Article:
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I. Chester Cooper
M.P., The Exumas & Ragged Island
PLP Deputy Leader, Shadow Minister of Finance

We note the Minnis administration’s release of the estimates on the performance of the economy in 2020.

The release of such important data heading into a holiday weekend is telling.

But there is no getting around how serious this situation is.

A GDP contraction by 25 percent in nominal terms, and nearly 15 percent in real terms and is dramatic and severe. This reduction in the size of the economy is alarming and troubling but not surprising.

More concerning is our estimation that the level of contraction will be revised to show it is actually starker than 24.7 percent as one of the primary sources of data is VAT information and this information is impacted by poor compliance by taxpayers.

This continued poor tax compliance is a direct result of the gutting of the Revenue Enhancement Unit.

The absence of a robust economic growth plan at the outset of this administration’s term in office coupled with the need to balance the budget on an unrealistic timeline without accounting for global shocks has done real but unnecessary harm to our economy. However, using the numbers released for analysis shows that we are in a frightening place.

With $9.5 billion in direct debt at the nine-month mark, according to the fiscal snapshot, we are certain to see a forecasted debt-to-GDP ratio of well over 100 percent for this fiscal year when the budget communication is delivered.

We note that the approved forecast for the entire year was $9.5 billion.

This upcoming budget will be pivotal in charting the country’s future as a recovery to pre-pandemic GDP levels would not be automatic or instantaneous.

We have billions of dollars due in the next few years for foreign currency loans, without any apparent repayment strategy other than “hope for the best”.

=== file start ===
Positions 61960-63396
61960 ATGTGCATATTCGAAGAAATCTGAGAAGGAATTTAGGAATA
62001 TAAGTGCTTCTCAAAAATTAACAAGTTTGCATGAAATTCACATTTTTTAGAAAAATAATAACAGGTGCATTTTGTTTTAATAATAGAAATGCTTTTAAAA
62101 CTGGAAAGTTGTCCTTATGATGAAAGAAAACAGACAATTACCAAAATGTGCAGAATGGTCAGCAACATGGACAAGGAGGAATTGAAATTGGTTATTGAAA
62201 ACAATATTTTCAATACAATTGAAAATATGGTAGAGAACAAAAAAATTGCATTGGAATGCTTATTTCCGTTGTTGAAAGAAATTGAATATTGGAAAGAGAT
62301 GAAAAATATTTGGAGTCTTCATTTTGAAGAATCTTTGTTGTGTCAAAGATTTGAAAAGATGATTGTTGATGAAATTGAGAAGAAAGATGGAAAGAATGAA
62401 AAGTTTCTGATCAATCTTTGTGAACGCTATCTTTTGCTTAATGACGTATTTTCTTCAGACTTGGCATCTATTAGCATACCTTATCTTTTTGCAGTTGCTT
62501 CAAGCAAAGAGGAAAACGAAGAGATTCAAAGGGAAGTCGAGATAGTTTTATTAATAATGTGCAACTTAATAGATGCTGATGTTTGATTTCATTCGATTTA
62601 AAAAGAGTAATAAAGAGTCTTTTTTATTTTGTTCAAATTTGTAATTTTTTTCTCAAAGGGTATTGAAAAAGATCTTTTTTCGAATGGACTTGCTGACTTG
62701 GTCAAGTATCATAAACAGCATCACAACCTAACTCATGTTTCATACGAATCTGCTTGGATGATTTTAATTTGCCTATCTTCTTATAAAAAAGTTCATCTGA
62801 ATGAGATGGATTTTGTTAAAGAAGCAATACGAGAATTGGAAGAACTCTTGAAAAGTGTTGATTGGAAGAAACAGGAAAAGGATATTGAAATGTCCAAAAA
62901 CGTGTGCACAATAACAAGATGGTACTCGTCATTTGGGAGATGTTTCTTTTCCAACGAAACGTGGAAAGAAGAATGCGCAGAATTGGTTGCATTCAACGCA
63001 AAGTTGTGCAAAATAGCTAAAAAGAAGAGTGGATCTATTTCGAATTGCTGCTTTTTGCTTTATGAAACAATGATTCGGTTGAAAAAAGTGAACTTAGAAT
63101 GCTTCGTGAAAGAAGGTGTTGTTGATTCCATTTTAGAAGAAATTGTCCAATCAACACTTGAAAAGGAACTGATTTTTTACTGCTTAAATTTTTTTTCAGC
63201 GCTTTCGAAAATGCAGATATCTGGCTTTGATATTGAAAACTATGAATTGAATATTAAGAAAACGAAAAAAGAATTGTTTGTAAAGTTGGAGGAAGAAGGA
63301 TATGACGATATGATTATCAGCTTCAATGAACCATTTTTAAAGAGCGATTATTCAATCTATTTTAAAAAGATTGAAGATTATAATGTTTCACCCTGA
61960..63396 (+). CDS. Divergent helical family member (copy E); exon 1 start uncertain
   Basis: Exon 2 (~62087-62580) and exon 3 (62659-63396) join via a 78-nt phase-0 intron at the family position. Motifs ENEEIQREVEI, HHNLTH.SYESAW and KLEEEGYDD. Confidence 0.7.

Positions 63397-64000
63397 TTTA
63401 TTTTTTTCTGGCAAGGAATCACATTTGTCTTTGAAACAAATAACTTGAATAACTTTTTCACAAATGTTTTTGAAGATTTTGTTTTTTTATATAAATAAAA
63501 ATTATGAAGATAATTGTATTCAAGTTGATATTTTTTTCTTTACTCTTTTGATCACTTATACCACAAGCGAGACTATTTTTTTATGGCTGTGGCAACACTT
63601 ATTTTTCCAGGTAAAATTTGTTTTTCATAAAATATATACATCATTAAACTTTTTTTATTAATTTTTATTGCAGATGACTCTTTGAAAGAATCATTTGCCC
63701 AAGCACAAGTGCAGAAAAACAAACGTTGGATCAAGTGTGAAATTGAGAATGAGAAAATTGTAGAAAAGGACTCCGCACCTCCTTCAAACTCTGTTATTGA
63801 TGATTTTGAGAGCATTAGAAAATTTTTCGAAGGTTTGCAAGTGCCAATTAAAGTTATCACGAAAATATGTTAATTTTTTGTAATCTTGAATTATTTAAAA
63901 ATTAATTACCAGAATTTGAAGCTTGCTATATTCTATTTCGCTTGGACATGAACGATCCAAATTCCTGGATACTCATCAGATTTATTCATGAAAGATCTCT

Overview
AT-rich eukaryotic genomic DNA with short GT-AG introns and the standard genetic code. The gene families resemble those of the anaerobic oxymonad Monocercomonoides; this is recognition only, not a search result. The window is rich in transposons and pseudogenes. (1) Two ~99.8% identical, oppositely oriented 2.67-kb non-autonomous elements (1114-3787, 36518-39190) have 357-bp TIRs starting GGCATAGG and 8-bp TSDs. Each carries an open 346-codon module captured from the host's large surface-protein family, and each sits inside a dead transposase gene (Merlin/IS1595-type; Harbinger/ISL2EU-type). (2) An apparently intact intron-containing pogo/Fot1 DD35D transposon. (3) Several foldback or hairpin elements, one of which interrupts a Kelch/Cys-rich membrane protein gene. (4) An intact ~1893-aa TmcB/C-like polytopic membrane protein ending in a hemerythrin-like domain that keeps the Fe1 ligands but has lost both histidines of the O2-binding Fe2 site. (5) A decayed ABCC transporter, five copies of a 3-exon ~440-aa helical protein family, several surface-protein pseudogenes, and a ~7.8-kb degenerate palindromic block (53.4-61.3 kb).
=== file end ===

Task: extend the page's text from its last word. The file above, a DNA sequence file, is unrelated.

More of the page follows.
Apologists for this administration will likely point to a global reduction in GDP and the effects of the pandemic on world trade and tourism. While there is no doubt that the pandemic is at the root of our economic contraction, the fact that poor management on the part of the government made things worse.

A look at quarter one of this fiscal year shows the dramatic impact of this administration’s haphazard application of the emergency order to shutter businesses and apply lockdowns that halted domestic commerce. A lack

of a scientific approach and basic common sense kept certain sectors shuttered for much longer than was needed. I suppose this administration had hoped that releasing the GDP numbers in advance of next week’s budget communication would help to dull the pain for the Bahamian people. We do see how this administration will navigate this without external intervention.

The most effective help for the Bahamian people would be to see the backs of this incompetent government.

But here we are.

We call for transparency on the implementation of the points of what has been released of the economic recovery plan.

We have long urged the government to focus on economic growth and as usual, they have failed us.

The PLP has a plan for the economy, a key plank in this plan is a plan for the recovery of Grand Bahama.

We invite Bahamians interested in seeing what a competent strategy for economic growth looks like to review it at plpbahamas.org.